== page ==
We’ve been watching the Rosetta mission with awe. Rosetta brought us our first contact and close up views of Comet 67P/Churyumov-Gerasimenko. Rosetta set a monumental standard because humans had never had close up views of a comet and we could study the images to learn more about the universe and its creation.
The ESA wasn’t going to stop there though, the Rosetta probe held the lander Philae. The lander was going to be dropped onto the comet and move around, studying Comet 67P/Churyumov-Gerasimenko from the ground. The mission hit a snag when the Philae lander bounced a few more times then anticipated and came to rest in the shadow of a cliff. Because of it’s lack of sunlight, the Philae lander died after it’s batteries expired.
Rosetta has been orbiting the comet ever since, sending back images to study. A surprise came recently as the Philae lander was able to get some sunlight and turn back on, sending signals back to Earth. As exciting as that is, the Rosetta mission was scheduled to be ended in December of 2015.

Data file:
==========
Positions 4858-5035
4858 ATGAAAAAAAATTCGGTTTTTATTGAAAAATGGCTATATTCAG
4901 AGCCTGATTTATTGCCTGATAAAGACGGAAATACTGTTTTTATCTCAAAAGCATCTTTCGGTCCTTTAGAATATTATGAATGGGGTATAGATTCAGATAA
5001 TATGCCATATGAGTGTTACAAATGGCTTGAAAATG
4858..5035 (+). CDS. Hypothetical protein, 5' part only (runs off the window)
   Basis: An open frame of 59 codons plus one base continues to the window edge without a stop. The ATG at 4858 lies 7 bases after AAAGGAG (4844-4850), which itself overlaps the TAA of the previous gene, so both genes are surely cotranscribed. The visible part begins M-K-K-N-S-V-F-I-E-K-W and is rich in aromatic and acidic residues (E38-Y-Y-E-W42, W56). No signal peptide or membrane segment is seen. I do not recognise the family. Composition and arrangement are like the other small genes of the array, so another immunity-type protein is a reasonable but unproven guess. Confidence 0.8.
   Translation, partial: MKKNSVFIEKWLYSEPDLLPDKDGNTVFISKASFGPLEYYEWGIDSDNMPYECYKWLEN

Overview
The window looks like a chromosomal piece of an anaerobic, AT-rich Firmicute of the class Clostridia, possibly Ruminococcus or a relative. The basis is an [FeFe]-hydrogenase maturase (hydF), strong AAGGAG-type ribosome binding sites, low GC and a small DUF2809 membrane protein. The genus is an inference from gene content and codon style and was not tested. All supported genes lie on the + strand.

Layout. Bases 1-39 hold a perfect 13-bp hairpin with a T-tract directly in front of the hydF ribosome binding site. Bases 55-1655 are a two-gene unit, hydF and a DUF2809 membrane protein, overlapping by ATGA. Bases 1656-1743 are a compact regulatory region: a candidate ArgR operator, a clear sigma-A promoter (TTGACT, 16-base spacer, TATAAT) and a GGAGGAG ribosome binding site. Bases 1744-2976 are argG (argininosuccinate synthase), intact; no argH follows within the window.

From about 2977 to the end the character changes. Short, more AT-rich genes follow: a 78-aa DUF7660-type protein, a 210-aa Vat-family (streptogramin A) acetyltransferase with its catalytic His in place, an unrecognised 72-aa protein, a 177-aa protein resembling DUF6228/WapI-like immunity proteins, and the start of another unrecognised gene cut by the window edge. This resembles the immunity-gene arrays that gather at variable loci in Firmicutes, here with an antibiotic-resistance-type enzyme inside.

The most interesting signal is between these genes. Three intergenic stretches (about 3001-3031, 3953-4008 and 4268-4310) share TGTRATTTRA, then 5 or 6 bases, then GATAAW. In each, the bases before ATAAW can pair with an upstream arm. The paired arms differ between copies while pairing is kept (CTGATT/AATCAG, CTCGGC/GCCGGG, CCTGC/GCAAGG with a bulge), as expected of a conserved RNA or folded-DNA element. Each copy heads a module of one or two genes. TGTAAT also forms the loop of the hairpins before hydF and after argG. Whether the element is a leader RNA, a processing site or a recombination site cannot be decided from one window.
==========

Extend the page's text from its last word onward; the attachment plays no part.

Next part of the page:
However, the ESA has decided to extend the life of the mission for another nine months. During this time, the ESA is going to try some harder experiments by flying the probe closer to the surface, hoping at some point to catch the Philae lander that is on the surface. One of these flights will be on the night side of the comet, hoping to observe the plasma, dust, and gas interactions that happen in that region and to collect some dust for study by the probe.
In one last hurrah for the probe, the ESA is going to set the Rosetta lander down on the comet. It will take three months in a slower orbit for the lander to get to the end of its flight and land on the surface.